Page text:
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Now-senior Anna Kalandadze competes in the women’s 200-yard freestyle during last season's meet against Yale and Dartmouth at Sheerr Pool on Jan. 8. Credit: Kylie Cooper

Coming in as a transfer during her sophomore year to escape a discouraging situation, senior Anna Kalandadze has settled into the Penn women’s swim team with ease and quickly grown into one of its star competitors.

At the University of California at Berkeley, Kalandadze swam under coach Teri McKeever, who, in May of this year, was accused of being a verbally abusive coach who employed bullying with her athletes.

“I had a terrible experience at my first university,” Kalandadze said. “It was a very toxic environment, in reference to the coach and the team ... Going through that, I learned a lot about myself. It really made me a stronger person and a better swimmer.”

Looking for a way out, Kalandadze talked with Penn coach Mike Schnur, which motivated her to transfer to Penn in her sophomore year, a decision that she firmly stands by.

“Just by talking with Mike Schnur over the phone, I could tell that this was a place that I really fit in,” she said. “I thought that I would be happy here.”

Like a hand in a glove, Kalandadze has slotted into the Penn team with splendid performances in the 2021-22 season. She earned a place in the All-Ivy second team with a second-place finish in the 1,000-yard free and a third-place finish in the 1,650 free at the Ivy Championships, and recently set an NCAA B-cut timing at the Zippy Invitational.

“I think last year’s Ivy League Championships has been my favorite moment so far,” Kalandadze said. “We swam well as a team. It was one of our highest finishes ever. I think having gone through everything that happened last year with our team, in that moment, we all came together.”

Hailing from Ardmore, Pa., Kalandadze started swimming at an early age and developed her passion early, despite a lack of familial experience in the pool. 

“Nobody in my family really knows how to swim, so I was put into swim lessons to learn,” she said. “I fell in love with it and have been doing it ever since.”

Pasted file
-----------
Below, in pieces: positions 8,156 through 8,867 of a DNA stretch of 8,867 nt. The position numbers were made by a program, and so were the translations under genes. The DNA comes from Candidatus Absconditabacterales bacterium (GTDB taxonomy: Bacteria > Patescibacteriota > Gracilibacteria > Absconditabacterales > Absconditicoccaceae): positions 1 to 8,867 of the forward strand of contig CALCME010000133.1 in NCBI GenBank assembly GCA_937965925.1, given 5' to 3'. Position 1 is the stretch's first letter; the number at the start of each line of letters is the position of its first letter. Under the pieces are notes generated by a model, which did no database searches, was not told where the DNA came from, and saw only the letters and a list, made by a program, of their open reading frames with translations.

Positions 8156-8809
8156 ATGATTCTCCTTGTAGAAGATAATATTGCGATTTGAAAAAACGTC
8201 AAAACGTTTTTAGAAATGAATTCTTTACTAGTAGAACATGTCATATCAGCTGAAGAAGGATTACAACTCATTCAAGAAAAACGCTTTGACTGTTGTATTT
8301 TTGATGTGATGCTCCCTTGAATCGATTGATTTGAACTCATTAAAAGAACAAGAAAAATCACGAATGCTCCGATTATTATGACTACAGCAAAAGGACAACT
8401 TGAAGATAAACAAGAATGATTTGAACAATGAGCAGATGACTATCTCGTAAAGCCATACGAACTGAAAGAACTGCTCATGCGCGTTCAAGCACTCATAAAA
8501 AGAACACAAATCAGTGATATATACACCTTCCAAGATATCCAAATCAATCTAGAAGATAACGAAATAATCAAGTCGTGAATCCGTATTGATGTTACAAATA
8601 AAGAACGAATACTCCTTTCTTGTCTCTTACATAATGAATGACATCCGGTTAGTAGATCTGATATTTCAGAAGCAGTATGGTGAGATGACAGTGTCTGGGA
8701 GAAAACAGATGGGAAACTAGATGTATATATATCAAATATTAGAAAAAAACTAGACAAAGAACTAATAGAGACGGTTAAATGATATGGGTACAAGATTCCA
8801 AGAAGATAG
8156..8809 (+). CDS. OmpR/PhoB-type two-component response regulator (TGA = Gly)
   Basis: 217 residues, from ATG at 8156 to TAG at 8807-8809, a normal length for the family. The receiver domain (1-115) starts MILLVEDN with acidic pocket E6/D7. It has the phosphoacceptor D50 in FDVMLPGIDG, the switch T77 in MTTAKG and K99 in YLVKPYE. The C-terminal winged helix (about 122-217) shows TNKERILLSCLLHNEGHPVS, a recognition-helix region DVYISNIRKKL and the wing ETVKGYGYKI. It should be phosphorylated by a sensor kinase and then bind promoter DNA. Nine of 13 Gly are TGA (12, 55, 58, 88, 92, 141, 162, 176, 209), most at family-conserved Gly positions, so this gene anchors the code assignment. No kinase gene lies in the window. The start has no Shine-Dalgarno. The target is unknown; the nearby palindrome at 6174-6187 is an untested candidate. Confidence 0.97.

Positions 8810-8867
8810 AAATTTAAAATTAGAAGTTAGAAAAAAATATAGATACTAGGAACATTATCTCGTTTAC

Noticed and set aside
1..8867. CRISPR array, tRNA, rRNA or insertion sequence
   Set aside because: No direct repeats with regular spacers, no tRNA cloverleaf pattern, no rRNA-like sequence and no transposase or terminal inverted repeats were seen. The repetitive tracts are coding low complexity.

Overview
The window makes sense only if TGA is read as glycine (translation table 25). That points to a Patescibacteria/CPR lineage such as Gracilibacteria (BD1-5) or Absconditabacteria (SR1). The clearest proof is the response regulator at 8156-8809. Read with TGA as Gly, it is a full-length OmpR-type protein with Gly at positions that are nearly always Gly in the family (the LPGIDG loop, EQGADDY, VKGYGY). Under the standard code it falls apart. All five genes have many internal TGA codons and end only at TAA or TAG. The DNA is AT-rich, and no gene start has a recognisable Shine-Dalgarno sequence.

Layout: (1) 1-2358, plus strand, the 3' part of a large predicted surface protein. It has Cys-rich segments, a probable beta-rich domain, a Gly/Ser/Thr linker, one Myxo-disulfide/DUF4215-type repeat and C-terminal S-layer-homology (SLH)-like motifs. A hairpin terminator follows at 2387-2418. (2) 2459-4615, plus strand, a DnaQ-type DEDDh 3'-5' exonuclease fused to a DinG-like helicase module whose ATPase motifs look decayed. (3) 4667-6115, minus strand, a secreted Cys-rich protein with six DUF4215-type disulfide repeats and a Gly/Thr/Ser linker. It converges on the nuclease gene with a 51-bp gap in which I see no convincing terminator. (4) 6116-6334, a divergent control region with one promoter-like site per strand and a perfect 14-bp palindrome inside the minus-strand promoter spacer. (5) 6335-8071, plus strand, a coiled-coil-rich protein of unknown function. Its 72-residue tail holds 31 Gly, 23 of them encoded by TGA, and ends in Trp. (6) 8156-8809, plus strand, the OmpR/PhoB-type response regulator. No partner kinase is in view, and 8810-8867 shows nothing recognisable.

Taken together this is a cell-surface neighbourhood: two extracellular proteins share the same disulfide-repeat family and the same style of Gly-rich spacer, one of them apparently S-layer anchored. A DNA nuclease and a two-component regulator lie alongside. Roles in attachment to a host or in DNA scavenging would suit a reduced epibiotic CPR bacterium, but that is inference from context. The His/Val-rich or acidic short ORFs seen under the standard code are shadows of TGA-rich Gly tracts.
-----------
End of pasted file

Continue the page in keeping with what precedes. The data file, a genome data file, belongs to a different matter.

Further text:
Before starting her collegiate career, she swam at the club level, enjoying and making the most of the sport – winning three state championships in the 500m freestyle. 

Kalandadze’s teammate, Lyndsey Reeve, fondly recalls the first time she met her. 

“We started training together during the COVID year when she’d just transferred from Cal,” Reeve said. “She was just so bubbly and energetic, which was funny because she swims the toughest events. She always has an exciting, motivating attitude about it, though.”

Kalandadze’s emphasis on team spirit and morale shines through, and she appreciates the team culture that has been flourishing at Penn. 

“Anytime you have a problem, you can always talk to your coaches or call one of your teammates,” she said. “We support each other in all aspects of life.”

Reeve echoes that sentiment, highlighting Kalandadze’s positive impact on the team. 

“She is willing to do the events and the training sets that no one else wants to do,” Reeve said. “She really delivers for her teammates in that way. And she does it with a smile on her face in the name of her teammates. She does it to support us.”

Kalandadze is optimistic for the remainder of the season and has set her sights on a top-three Ivy finish for the team, as well as another nationals berth for herself. She attributes much of her and the team’s success to the people around her. 

“I want to say thank you to my coaches and my teammates,” Kalandadze said. “They really have become my family and I probably would have quit swimming if it wasn't for them.”